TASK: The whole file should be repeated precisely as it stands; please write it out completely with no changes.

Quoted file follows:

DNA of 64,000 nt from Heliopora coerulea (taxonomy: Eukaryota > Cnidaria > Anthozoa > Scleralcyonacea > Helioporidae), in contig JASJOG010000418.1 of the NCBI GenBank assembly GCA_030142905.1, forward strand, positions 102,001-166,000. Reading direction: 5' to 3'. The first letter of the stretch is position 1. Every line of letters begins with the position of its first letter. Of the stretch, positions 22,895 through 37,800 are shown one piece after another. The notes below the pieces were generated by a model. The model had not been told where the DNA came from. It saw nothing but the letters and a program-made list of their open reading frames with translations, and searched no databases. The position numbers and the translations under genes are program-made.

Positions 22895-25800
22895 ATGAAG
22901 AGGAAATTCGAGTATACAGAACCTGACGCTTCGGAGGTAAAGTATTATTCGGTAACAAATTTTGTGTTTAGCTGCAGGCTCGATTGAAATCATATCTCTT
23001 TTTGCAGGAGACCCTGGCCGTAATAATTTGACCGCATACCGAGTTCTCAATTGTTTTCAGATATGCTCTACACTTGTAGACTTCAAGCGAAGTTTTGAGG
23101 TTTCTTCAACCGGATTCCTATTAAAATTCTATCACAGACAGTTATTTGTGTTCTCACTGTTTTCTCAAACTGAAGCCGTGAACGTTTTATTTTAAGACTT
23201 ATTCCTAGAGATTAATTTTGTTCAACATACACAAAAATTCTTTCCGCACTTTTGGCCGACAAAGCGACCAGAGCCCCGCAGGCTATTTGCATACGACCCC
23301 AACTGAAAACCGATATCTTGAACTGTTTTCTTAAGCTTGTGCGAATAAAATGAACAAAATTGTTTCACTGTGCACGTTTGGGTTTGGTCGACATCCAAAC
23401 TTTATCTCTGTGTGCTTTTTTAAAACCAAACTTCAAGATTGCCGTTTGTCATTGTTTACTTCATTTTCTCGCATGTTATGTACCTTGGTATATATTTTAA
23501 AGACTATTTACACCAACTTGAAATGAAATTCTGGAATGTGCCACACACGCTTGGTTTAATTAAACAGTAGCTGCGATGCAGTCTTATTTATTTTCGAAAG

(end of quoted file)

DNA of 64,000 nt from Heliopora coerulea (taxonomy: Eukaryota > Cnidaria > Anthozoa > Scleralcyonacea > Helioporidae), in contig JASJOG010000418.1 of the NCBI GenBank assembly GCA_030142905.1, forward strand, positions 102,001-166,000. Reading direction: 5' to 3'. The first letter of the stretch is position 1. Every line of letters begins with the position of its first letter. Of the stretch, positions 22,895 through 37,800 are shown one piece after another. The notes below the pieces were generated by a model. The model had not been told where the DNA came from. It saw nothing but the letters and a program-made list of their open reading frames with translations, and searched no databases. The position numbers and the translations under genes are program-made.

Positions 22895-25800
22895 ATGAAG
22901 AGGAAATTCGAGTATACAGAACCTGACGCTTCGGAGGTAAAGTATTATTCGGTAACAAATTTTGTGTTTAGCTGCAGGCTCGATTGAAATCATATCTCTT
23001 TTTGCAGGAGACCCTGGCCGTAATAATTTGACCGCATACCGAGTTCTCAATTGTTTTCAGATATGCTCTACACTTGTAGACTTCAAGCGAAGTTTTGAGG
23101 TTTCTTCAACCGGATTCCTATTAAAATTCTATCACAGACAGTTATTTGTGTTCTCACTGTTTTCTCAAACTGAAGCCGTGAACGTTTTATTTTAAGACTT
23201 ATTCCTAGAGATTAATTTTGTTCAACATACACAAAAATTCTTTCCGCACTTTTGGCCGACAAAGCGACCAGAGCCCCGCAGGCTATTTGCATACGACCCC
23301 AACTGAAAACCGATATCTTGAACTGTTTTCTTAAGCTTGTGCGAATAAAATGAACAAAATTGTTTCACTGTGCACGTTTGGGTTTGGTCGACATCCAAAC
23401 TTTATCTCTGTGTGCTTTTTTAAAACCAAACTTCAAGATTGCCGTTTGTCATTGTTTACTTCATTTTCTCGCATGTTATGTACCTTGGTATATATTTTAA
23501 AGACTATTTACACCAACTTGAAATGAAATTCTGGAATGTGCCACACACGCTTGGTTTAATTAAACAGTAGCTGCGATGCAGTCTTATTTATTTTCGAAAG